Straw Hat Gardens - Invercargill - New Zealand - En


We arrive at the end of a small street. Behind the childcare center, there they are. Neat rows of abundant leafy vegetables on the one side, tarp-covered areas on the other side for future beds. Two small greenhouses, one full of future tomatoes and the other with the seedlings for the next crop rotation. You know the saying « Small is beautiful » ? Well that is it ! 

We meet Jennifer and Mike. Crazy coincidence, Jennifer is French ! From New Caledonia where they have both lived 6 years before coming back to Mike's home region in New Zealand. They were during 8 years cattle farmers, taking care of the dairy farm for the owner. Huge farm, huge cattle and as such, huge investments which meant a lot of pressure to do more, better and faster all the time. 500 cows to milk in 2hours everyday. Big scale industry style which they decided to quit to go into the opposite direction : small-scale, low investment, short-supply chain, organic market-gardening. They are following the Master class of JM Fortier, a canadian vegetable grower who developped a systematic method to make a successful small-scale organic vegetable growing business.


Mike explains what is the system he is applying : "Basically the system is permanent raised beds, no till or minimal tillage so with minimum disturbance of the soil. Really looking after the soil so putting in compost, compost teas, organic matter,... is very important. One of the main feature is standardization, so that everything is the same length so that everything is easy to transfer from one bed to another. The biggest thing about being on a small area is rotating crops. As soon as one crop is finished, we put something else to grow there, this is the way to get profitable on a small-scale."

Even crazier when you look at the picture, imagine that they started all this only three months ago ! This cultivated area was pasture 90 days before ! Their first market day was the sunday before we met. Incredible what can be achieved when properly done in such a short time ! Even shorter as Mike and Jennifer still retain half-time jobs for the moment with the aim to give those up when they earn enough with their vegetables.

Once all the areas are cultivated, the gardens are expected to be 1,5 acres so a bit more than half a hectare. At the moment they grow more than 15 different vegetables chosen primarily for their taste and colors. As says Mike about the customers : « The color brings them in and the taste keeps them coming back. » The range of vegetable is limited by the organic seeds available in New-Zealand. A few months ago they started with putting down the tarps on the areas to be cultivated first in order to knock the grass first. Then they rented a small rotary hoe pulled by a small tractor to till the ground. The beds were then shaped by hand with shovels. This first bit was done when they were still working full-time jobs. The beds were then covered again with tarps and uncovered progressively as they were being sawed. The soil is then only worked with a broadfork after this initial tilling.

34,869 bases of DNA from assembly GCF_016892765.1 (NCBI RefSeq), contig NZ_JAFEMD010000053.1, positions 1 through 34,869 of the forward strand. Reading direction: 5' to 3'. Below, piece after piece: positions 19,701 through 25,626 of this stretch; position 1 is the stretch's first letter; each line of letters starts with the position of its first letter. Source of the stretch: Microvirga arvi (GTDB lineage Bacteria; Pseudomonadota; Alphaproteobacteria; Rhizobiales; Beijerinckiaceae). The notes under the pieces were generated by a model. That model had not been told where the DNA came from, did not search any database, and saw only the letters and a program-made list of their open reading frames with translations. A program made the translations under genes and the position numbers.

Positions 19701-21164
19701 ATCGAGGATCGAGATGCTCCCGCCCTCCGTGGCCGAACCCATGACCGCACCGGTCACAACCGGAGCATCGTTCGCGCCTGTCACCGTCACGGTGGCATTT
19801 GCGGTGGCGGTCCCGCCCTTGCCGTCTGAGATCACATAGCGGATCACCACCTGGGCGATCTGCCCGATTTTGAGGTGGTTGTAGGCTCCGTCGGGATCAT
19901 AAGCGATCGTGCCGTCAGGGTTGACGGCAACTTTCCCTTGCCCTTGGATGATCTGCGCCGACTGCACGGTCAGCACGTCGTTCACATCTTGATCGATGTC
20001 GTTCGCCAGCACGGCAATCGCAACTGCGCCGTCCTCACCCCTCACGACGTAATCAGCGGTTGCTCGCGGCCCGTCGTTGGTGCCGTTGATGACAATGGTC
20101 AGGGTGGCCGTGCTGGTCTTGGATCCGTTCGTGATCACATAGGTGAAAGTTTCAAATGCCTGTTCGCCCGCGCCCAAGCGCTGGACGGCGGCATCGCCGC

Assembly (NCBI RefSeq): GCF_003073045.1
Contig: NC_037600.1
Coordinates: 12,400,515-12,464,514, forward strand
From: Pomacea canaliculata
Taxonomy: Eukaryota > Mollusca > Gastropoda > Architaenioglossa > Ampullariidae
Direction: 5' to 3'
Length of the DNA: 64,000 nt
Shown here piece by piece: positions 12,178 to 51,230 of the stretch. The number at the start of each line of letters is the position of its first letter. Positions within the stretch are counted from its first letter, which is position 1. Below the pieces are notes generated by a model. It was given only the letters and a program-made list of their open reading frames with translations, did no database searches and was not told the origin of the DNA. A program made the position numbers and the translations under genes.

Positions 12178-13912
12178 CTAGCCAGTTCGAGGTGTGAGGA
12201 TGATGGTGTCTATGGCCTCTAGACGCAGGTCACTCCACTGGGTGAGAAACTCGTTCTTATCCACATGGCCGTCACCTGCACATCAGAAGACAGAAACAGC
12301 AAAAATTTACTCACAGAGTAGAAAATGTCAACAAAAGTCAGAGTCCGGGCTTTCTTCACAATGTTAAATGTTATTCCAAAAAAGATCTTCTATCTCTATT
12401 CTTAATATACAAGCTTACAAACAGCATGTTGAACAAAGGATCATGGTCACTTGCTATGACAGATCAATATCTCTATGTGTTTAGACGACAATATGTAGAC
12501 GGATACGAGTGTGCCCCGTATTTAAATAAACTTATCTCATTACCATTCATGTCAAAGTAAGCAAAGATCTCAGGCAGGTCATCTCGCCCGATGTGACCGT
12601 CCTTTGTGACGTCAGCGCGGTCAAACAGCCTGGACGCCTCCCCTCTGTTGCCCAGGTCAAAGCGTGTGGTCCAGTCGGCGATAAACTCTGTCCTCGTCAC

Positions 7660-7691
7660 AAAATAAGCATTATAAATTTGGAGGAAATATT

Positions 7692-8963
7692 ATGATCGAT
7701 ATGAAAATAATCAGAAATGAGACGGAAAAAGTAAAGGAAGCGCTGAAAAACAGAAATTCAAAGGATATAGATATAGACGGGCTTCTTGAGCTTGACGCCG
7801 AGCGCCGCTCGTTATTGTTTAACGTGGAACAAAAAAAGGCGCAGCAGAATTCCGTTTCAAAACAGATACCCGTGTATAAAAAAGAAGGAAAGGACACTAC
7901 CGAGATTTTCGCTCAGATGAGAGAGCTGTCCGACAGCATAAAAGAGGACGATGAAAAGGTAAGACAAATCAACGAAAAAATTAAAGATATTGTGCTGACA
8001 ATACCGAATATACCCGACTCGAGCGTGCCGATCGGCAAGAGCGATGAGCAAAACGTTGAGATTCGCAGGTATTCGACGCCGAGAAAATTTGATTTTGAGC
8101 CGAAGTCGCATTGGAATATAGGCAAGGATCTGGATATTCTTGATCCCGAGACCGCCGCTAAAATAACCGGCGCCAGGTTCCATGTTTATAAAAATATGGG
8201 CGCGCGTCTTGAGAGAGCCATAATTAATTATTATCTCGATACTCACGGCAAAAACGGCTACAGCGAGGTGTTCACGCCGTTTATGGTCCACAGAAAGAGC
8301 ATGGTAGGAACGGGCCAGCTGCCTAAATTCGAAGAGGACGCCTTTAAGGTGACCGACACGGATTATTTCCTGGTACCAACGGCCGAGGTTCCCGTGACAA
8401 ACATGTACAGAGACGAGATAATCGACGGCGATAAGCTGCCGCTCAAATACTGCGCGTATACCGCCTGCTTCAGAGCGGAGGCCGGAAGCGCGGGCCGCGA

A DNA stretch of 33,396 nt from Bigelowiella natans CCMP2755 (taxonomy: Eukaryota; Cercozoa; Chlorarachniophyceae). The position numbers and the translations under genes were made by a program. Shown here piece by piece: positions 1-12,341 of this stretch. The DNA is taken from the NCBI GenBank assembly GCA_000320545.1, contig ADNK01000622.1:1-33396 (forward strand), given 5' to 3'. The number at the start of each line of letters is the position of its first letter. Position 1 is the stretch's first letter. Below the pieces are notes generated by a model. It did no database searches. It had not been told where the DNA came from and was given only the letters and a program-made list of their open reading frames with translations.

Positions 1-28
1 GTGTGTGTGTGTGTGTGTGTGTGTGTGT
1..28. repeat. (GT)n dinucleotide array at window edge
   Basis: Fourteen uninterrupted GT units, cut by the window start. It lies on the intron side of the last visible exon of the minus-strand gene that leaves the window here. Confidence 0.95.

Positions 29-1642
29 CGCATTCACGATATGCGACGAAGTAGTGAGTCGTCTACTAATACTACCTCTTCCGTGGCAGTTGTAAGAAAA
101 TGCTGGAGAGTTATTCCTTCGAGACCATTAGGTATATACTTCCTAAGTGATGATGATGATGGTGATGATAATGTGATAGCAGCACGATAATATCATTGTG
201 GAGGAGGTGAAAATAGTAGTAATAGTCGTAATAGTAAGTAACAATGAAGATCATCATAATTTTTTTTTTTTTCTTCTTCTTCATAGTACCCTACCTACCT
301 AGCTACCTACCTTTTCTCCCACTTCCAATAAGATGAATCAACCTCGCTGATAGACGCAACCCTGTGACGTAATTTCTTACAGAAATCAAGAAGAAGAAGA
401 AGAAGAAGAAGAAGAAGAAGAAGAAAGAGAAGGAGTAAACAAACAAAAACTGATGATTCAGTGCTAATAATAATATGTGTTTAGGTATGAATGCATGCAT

When asked about the general status of organic farming in New Zealand, this is their reply :

« Organic is still a little bit of a niche market in New Zealand. There isn't a lot of mainstream organic but there is a lot of demand for it. Especially lately with all the cooking shows and social medias and the likes, people are more aware about what goes into their food. There are more and more conventional farms which are being converted into organic which is awesome. Locally, where we are, we are the only ones doing commercial organic vegetables. So when we went to our first market last sunday, people were over the moon. One lady came to our stall and saw our vegetables and said « oh it looks like a fairy tale ! ». So (fingers crossed!) I think we are at the tip of an iceberg hopefully.

Well when your stall looks like a fairy tale, i'd say Mike and Jennifer are doing it right ! And people are recognizing it right away. Often there is a belief we find in the various countries we've been so far that you can't really make a living out of small scale farming, especially vegetable growing but on the other hand, we've seen before in Australia and we see here at the Strawhat Gardens, more and more motivated people coming back to the earth, hands in the soil, that prove it is possible and it makes them and the people eating their vegetables happy !


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